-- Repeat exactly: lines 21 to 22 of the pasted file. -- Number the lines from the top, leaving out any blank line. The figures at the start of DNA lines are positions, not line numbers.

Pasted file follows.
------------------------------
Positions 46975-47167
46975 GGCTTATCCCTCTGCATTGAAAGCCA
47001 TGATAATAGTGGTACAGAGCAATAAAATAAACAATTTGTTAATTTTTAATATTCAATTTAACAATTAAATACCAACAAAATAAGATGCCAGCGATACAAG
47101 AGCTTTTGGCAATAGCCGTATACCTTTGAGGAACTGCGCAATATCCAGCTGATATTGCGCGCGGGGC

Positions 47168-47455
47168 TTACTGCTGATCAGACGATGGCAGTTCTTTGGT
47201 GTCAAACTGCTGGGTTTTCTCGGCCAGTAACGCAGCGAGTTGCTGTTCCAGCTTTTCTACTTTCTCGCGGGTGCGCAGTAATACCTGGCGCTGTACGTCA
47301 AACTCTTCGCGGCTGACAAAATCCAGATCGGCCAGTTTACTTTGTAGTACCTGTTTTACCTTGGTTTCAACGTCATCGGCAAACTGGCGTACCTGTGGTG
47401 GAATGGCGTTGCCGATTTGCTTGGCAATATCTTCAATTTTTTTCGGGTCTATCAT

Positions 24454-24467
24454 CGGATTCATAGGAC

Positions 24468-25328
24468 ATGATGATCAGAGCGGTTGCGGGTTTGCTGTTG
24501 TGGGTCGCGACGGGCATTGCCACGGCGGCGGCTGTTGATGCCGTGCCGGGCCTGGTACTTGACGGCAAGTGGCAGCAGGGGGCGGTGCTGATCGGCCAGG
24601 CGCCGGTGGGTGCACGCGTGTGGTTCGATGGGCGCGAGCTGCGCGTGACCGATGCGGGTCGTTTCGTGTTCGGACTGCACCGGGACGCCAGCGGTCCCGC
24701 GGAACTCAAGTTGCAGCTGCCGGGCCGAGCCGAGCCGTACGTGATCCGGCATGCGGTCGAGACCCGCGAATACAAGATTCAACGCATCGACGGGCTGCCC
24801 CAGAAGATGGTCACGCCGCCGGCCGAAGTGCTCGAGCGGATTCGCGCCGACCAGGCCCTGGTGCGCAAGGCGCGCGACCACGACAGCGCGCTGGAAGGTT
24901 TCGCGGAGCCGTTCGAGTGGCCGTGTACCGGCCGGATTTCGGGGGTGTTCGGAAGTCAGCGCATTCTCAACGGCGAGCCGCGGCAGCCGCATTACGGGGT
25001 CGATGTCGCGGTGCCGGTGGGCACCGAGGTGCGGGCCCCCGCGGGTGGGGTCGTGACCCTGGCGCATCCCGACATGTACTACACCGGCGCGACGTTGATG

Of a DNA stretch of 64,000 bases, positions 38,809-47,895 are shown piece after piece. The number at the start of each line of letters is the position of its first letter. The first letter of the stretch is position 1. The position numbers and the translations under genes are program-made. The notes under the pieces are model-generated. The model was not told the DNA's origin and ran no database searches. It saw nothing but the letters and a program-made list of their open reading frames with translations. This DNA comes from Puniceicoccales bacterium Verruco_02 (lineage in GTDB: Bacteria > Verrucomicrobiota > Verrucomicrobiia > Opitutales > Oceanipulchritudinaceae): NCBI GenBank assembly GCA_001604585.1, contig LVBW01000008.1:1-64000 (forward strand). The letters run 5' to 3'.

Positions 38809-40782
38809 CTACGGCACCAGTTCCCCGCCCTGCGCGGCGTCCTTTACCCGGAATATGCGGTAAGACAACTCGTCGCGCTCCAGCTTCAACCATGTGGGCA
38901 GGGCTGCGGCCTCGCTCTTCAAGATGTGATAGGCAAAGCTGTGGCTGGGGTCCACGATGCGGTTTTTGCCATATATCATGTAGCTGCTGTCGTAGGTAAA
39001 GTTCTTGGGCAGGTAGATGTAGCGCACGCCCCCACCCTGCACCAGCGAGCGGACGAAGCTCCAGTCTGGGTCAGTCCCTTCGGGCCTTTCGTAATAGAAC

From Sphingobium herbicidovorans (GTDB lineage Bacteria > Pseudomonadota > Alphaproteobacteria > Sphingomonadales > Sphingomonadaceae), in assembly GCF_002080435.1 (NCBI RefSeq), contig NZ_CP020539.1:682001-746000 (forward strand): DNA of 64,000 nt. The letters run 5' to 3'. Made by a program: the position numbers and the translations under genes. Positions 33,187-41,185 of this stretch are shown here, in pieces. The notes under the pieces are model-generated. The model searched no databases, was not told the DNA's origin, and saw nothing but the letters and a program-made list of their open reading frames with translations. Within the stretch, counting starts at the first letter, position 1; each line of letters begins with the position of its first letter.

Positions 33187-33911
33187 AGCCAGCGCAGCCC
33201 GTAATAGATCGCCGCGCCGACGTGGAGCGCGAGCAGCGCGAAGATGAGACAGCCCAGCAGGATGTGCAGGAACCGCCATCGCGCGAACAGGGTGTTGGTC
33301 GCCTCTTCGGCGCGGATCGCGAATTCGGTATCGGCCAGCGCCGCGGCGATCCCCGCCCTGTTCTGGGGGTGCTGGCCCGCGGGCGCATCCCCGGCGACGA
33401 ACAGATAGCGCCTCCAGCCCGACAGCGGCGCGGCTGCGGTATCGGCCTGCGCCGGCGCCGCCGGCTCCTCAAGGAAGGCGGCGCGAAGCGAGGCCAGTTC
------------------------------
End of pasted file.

Positions 38809-40782
38809 CTACGGCACCAGTTCCCCGCCCTGCGCGGCGTCCTTTACCCGGAATATGCGGTAAGACAACTCGTCGCGCTCCAGCTTCAACCATGTGGGCA